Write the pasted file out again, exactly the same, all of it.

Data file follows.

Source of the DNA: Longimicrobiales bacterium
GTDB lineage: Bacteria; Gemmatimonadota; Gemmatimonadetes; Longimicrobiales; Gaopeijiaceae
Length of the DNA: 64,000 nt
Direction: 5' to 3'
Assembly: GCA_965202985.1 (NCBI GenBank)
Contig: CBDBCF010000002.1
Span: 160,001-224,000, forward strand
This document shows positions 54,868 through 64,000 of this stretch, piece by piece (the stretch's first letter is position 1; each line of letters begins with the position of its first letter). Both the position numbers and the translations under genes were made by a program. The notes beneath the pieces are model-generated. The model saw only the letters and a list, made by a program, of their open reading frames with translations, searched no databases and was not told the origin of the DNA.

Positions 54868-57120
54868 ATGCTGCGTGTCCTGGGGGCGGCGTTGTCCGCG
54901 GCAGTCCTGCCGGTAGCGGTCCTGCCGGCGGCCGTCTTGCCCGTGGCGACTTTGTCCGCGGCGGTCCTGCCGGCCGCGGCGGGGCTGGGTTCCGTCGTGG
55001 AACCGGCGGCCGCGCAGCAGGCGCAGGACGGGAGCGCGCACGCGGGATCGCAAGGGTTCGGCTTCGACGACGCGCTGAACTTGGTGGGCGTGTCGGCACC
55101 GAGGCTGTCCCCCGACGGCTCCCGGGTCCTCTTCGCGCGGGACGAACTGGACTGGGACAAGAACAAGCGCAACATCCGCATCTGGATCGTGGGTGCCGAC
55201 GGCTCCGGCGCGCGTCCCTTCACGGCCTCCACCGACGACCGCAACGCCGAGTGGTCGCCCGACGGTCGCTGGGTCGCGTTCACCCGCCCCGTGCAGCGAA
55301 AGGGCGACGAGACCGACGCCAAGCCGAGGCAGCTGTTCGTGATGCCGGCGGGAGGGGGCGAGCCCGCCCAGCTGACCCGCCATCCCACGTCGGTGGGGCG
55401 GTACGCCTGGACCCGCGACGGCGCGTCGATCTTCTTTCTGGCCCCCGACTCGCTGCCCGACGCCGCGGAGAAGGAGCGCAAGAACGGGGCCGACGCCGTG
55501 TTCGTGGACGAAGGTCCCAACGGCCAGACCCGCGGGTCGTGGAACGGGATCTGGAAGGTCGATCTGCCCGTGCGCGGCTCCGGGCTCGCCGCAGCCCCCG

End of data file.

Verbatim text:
Source of the DNA: Longimicrobiales bacterium
GTDB lineage: Bacteria; Gemmatimonadota; Gemmatimonadetes; Longimicrobiales; Gaopeijiaceae
Length of the DNA: 64,000 nt
Direction: 5' to 3'
Assembly: GCA_965202985.1 (NCBI GenBank)
Contig: CBDBCF010000002.1
Span: 160,001-224,000, forward strand
This document shows positions 54,868 through 64,000 of this stretch, piece by piece (the stretch's first letter is position 1; each line of letters begins with the position of its first letter). Both the position numbers and the translations under genes were made by a program. The notes beneath the pieces are model-generated. The model saw only the letters and a list, made by a program, of their open reading frames with translations, searched no databases and was not told the origin of the DNA.

Positions 54868-57120
54868 ATGCTGCGTGTCCTGGGGGCGGCGTTGTCCGCG
54901 GCAGTCCTGCCGGTAGCGGTCCTGCCGGCGGCCGTCTTGCCCGTGGCGACTTTGTCCGCGGCGGTCCTGCCGGCCGCGGCGGGGCTGGGTTCCGTCGTGG
55001 AACCGGCGGCCGCGCAGCAGGCGCAGGACGGGAGCGCGCACGCGGGATCGCAAGGGTTCGGCTTCGACGACGCGCTGAACTTGGTGGGCGTGTCGGCACC
55101 GAGGCTGTCCCCCGACGGCTCCCGGGTCCTCTTCGCGCGGGACGAACTGGACTGGGACAAGAACAAGCGCAACATCCGCATCTGGATCGTGGGTGCCGAC
55201 GGCTCCGGCGCGCGTCCCTTCACGGCCTCCACCGACGACCGCAACGCCGAGTGGTCGCCCGACGGTCGCTGGGTCGCGTTCACCCGCCCCGTGCAGCGAA
55301 AGGGCGACGAGACCGACGCCAAGCCGAGGCAGCTGTTCGTGATGCCGGCGGGAGGGGGCGAGCCCGCCCAGCTGACCCGCCATCCCACGTCGGTGGGGCG
55401 GTACGCCTGGACCCGCGACGGCGCGTCGATCTTCTTTCTGGCCCCCGACTCGCTGCCCGACGCCGCGGAGAAGGAGCGCAAGAACGGGGCCGACGCCGTG
55501 TTCGTGGACGAAGGTCCCAACGGCCAGACCCGCGGGTCGTGGAACGGGATCTGGAAGGTCGATCTGCCCGTGCGCGGCTCCGGGCTCGCCGCAGCCCCCG